It’s always advisable to keep records of all contact with debt collectors. If you talk to one on the phone, write a note after the call describing what you discussed. If you write a letter, send it certified mail with a return receipt. Keeping thorough records is the best way to document a violation.

Actions Consumers Can Take Under the FDCPA

If you believe a debt collector has violated the law, take action. You reserve the right to sue a collector in a state or federal court within one year from the date the law was alleged to be violated.

If you prove that you suffered damages like lost wages or medical bills as a result of illegal collection practices, a judge can order the collector to pay to cover the damages. Even if you can’t prove actual damages, the judge can order the debt collector to pay you as much as $1,000. A group of people can sue as a class and potentially recover as much as $500,000, or 1% of the collector’s net worth, whichever is lower.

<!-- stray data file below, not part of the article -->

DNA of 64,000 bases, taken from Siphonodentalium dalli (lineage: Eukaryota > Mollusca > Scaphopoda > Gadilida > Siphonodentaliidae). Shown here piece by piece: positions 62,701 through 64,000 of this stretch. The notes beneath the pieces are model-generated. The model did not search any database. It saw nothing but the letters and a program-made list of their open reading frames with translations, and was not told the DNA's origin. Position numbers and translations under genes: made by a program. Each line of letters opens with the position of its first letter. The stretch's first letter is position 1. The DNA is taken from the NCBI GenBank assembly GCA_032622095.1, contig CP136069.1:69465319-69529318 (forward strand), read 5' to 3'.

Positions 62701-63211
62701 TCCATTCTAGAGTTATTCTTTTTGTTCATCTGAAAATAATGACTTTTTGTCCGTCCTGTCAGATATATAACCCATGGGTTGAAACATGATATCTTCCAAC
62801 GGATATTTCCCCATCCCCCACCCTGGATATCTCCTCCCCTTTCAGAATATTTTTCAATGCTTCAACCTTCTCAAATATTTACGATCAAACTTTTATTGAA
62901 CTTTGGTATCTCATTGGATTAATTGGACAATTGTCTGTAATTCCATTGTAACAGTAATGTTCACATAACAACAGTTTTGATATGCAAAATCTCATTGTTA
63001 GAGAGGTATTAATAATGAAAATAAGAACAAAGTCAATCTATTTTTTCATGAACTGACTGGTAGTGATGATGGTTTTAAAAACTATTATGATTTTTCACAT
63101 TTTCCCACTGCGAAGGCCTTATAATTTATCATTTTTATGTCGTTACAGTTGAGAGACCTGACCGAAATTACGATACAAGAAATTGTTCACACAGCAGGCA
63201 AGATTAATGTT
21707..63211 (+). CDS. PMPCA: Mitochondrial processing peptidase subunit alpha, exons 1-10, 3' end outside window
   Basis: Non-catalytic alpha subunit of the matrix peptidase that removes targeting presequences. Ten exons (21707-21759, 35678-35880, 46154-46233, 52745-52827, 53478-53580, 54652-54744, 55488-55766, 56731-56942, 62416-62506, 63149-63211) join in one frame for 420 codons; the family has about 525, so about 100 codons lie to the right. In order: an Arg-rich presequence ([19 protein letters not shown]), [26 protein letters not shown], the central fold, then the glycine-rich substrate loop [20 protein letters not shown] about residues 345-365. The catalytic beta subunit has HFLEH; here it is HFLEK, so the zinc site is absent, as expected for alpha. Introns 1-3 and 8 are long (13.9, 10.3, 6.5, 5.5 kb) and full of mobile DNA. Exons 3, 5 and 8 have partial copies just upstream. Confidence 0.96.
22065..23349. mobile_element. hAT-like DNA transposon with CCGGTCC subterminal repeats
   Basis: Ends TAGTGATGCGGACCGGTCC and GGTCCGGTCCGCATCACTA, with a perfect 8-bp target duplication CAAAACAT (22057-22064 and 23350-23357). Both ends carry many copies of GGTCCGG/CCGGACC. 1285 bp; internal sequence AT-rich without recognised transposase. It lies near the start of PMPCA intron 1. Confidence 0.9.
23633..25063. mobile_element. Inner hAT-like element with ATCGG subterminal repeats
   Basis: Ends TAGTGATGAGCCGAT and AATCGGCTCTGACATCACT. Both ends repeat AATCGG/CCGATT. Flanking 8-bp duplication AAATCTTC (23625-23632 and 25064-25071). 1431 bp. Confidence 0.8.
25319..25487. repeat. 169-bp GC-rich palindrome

Again, keep records. A log of phone calls, voicemails, text messages and letters can be persuasive evidence to a judge or jury. Taken together, the records can show a pattern of behavior.

The FTC advocates for consumers to prevent deceptive and unfair business practices. Many states have their own debt collection laws that may differ from and strengthen the federal Fair Debt Collection Practices Act.

Because of this, it is important to reach out to your state attorney general’s office to determine your individual rights under that law before pursuing legal action against a debt collector.

What If a Debt Collector Sues Me?

If you are sued over a debt, make sure you, or your lawyer, appear in court on the scheduled date. If you don’t make an appearance, the judgment automatically goes against you and the collection agency will have a legal recourse to continue trying to collect.

If you feel like the collection agency has violated the law, respond with your own lawsuit by the date specified in the court papers. This is important to preserve your rights.

About The Author

Bill Fay

Bill “No Pay” Fay has lived a meager financial existence his entire life. He started writing/bragging about it in 2012, helping birth into existence as the site’s original “Frugal Man.” Prior to that, he spent more than 30 years covering the high finance world of college and professional sports for major publications, including the Associated Press, New York Times and Sports Illustrated. His interest in sports has waned some, but he is as passionate as ever about not reaching for his wallet. Bill can be reached at [email protected].